Written by Laura Chaney, daughter
In our first detailed Quilt Market recap post we talked about our experience at Schoolhouse; today we’re going to talk about the event we went to that same evening called Sample Spree.
Sample Spree is one of the events that we’d heard was a “must do” at Quilt Market, but we weren’t really sure what it was or what to expect. Taking the advice of several other attendees who’d been to Sample Spree before we joined the crowds and lined up early, about two hours before they opened the doors!
Although the wait was long (and not very comfortable standing on the tiled floor), it was also a great time to chat with other people attending the show. Most of the people in line were shop owners, and it was fun to hear about how their day at Schoolhouse had been and what they were looking forward to during the remaining days of Market. It was also fun as some exhibitors walked up and down the lines passing out fliers, samples and even truffles!
Right when the doors opened the crowds surged forward and into the room where the vendors were set up in rows. Each vendor had a table (or tables for some of the bigger vendors such as Moda) where they were selling items at wholesale prices.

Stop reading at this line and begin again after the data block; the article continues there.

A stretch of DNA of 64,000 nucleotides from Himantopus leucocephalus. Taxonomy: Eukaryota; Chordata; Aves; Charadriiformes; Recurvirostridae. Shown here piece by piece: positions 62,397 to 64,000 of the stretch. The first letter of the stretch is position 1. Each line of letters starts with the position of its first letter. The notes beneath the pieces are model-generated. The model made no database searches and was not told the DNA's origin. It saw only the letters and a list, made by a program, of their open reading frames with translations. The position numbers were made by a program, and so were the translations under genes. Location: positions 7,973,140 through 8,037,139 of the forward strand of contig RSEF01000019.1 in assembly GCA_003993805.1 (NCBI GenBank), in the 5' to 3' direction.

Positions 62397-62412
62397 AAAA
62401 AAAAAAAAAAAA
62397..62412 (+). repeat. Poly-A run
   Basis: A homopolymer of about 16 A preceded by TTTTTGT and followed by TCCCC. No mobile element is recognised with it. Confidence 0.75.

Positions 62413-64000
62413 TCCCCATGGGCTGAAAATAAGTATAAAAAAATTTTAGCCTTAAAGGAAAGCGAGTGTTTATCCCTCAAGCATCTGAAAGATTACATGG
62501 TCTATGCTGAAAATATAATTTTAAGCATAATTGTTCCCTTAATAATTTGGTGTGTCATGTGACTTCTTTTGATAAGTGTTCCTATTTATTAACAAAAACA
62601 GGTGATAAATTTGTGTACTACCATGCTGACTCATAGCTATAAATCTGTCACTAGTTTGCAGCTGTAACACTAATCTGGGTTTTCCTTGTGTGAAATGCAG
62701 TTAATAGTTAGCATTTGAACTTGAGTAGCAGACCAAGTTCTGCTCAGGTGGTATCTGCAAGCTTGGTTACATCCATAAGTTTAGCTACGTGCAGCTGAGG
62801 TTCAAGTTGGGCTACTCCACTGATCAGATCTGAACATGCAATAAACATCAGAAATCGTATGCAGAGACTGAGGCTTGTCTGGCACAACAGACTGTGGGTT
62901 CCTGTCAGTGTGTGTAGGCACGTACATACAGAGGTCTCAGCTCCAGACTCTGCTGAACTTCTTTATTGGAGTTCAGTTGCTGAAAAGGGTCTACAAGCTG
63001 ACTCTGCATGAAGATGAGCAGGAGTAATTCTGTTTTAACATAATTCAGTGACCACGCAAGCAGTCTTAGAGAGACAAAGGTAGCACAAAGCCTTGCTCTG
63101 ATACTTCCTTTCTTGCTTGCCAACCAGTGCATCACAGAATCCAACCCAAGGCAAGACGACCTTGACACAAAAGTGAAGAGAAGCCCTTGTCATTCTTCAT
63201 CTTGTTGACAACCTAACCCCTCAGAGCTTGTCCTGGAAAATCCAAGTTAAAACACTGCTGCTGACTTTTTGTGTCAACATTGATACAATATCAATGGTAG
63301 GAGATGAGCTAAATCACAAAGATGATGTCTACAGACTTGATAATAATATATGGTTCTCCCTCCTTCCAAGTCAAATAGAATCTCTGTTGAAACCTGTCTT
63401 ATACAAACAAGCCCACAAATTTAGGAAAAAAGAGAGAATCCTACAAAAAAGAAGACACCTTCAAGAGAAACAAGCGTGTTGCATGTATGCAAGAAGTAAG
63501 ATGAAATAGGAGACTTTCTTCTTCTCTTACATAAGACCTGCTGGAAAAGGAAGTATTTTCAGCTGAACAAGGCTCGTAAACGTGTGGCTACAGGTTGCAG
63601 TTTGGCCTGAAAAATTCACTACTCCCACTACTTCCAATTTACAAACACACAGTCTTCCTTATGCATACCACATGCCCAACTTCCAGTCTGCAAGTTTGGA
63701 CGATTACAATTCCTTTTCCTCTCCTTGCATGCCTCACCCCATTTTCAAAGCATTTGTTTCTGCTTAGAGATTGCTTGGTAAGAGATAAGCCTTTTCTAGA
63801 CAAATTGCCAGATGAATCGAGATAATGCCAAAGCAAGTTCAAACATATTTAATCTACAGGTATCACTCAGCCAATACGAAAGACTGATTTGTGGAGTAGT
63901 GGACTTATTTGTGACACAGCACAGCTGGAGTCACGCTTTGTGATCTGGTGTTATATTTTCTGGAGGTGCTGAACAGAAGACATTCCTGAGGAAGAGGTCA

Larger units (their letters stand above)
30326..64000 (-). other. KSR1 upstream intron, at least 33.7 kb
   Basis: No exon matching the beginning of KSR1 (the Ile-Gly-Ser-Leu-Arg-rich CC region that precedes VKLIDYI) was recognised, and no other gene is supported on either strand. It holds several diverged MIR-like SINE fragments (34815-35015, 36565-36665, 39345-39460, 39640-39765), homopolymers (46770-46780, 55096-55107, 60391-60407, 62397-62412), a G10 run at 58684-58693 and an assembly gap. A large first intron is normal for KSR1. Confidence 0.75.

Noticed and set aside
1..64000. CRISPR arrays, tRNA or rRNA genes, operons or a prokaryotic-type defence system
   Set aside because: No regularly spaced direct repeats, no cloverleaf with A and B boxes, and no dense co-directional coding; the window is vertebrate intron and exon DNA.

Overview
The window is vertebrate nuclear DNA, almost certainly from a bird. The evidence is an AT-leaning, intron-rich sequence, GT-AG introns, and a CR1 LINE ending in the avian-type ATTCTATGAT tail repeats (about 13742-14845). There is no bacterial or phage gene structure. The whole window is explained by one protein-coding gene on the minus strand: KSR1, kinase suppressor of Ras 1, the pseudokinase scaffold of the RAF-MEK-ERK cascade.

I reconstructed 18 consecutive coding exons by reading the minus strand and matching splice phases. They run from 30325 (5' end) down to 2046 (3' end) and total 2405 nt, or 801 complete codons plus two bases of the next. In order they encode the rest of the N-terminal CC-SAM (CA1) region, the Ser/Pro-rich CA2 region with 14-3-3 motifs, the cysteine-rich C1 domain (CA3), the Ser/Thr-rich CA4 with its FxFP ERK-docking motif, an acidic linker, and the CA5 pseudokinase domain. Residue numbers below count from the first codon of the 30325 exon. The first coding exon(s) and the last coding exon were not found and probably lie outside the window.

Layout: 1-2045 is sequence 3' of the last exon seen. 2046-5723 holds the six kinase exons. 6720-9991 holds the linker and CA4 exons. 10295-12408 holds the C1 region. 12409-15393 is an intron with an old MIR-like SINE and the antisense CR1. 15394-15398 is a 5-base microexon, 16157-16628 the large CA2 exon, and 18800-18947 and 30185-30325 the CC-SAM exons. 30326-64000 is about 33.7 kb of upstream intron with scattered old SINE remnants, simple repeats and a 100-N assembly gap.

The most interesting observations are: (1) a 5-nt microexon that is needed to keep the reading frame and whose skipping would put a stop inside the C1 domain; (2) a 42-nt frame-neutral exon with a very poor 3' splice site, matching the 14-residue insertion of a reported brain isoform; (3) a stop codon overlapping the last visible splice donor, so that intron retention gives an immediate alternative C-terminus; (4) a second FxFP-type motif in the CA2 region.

Many of the things for were brand new fabric collections that hadn’t shipped yet. Shop owners were purchasing these upcoming fabric lines so that they could make samples for their stores ahead of time and thus be ready when the fabric shipped. Thus the name “Sample” Spree.
As Mom and I aren’t shop owners, we went in with the simple agenda to just have fun and enjoy the experience. And we might have picked up a few things, too!
Sample Spree was lots of fun, and we were happy to got to have the experience. I can see how getting these new fabric collections ahead of time could be really helpful for store owners to get a jump start on sewing up samples ahead of the fabric arriving, but there were also lots of fun non-fabric items to that were just plain fun. It was fun to be a part of the quilting industry during an event like this, instead of just consumers in the quilting world.